After two months of declining confidence, the outlook among CEOs toward the economy improved in April. In particular, they expressed optimism about employment and capital spending, although they remain deeply concerned about rising health care costs and their effect on corporate bottom lines.
The overall CEO Confidence Index, a broad measure of the mood in the corner office, rose 3.9 points, from 154.4 to 158.3, a gain of 2.5 percent. The Index, initially set at 100 in October 2002, hit a peak of 171.9 in January 2004, buoyed by a rising
In April, the Employment Confidence Index jumped 9 points, or 6.1 percent, from 147.1 to 156.1. More than 95 percent of the CEOs surveyed said employment conditions either would increase or stay the same over the next three months. In recent months, this has proved to be a leading indicator of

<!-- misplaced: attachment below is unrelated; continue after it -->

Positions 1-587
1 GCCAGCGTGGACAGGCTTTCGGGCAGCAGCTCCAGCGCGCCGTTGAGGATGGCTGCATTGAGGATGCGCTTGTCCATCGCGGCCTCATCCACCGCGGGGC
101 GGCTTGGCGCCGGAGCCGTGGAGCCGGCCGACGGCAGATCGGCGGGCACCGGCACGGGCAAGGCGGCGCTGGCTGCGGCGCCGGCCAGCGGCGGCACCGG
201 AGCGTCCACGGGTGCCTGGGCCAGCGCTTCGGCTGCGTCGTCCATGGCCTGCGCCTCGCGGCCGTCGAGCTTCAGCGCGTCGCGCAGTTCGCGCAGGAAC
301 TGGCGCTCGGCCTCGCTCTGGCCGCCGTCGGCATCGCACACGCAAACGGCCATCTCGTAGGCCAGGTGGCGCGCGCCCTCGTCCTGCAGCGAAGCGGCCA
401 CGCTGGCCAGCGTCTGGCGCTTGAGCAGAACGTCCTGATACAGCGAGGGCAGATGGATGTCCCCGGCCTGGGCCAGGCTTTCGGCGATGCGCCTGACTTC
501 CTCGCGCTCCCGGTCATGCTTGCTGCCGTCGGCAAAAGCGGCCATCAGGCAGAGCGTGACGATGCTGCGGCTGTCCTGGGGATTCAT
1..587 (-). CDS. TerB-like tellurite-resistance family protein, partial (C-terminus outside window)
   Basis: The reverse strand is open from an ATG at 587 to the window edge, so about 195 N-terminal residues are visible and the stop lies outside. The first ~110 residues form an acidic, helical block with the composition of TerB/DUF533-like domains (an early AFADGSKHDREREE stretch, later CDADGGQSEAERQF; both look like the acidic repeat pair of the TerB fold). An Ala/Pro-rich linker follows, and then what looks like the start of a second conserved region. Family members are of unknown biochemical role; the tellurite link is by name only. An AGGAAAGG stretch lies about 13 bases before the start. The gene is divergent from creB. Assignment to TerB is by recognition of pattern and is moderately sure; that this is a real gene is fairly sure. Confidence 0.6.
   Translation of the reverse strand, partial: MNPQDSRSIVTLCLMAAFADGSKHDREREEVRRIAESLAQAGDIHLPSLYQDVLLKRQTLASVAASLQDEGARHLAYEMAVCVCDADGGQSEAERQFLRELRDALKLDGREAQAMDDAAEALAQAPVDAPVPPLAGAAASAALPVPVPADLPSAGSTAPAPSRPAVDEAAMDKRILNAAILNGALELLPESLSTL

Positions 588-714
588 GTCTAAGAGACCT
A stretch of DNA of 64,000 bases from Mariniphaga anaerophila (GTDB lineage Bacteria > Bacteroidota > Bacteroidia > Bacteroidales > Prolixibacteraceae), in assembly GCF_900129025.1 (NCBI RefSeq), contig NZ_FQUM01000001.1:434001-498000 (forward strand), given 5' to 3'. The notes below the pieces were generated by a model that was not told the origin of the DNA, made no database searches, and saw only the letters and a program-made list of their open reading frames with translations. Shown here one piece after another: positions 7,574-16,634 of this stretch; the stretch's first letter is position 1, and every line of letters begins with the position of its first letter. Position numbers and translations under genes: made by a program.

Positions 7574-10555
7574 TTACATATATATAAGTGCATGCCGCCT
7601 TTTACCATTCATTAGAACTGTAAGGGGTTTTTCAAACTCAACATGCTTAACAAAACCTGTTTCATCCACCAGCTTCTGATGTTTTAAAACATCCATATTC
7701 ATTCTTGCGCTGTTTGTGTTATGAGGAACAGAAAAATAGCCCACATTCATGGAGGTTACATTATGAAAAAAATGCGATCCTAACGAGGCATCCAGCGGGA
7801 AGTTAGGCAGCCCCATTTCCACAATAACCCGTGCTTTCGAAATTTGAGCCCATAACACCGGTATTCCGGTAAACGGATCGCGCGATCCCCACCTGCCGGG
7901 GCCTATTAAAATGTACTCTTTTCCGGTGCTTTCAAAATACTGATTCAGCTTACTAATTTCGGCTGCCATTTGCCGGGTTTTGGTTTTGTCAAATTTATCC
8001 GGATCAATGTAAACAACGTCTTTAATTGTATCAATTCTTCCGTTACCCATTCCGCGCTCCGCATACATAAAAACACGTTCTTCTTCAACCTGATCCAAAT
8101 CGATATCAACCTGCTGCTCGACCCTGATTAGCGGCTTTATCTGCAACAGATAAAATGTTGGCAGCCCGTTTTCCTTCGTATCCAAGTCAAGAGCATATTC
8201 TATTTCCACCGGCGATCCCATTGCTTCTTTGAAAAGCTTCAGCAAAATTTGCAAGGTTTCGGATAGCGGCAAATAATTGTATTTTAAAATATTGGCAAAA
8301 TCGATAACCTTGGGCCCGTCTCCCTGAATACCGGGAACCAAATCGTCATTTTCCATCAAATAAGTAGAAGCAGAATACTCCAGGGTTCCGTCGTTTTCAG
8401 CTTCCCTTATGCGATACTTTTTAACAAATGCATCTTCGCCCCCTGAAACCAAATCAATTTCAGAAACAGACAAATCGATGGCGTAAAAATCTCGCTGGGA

With the current unemployment rate at 5.7%, near the 56- year
Nearly half of the 312 CEOs who responded to the survey said they expected their companies’ health care costs to increase by 11 percent to 20 percent in each of the next few years. Despite their frustrations and concerns over the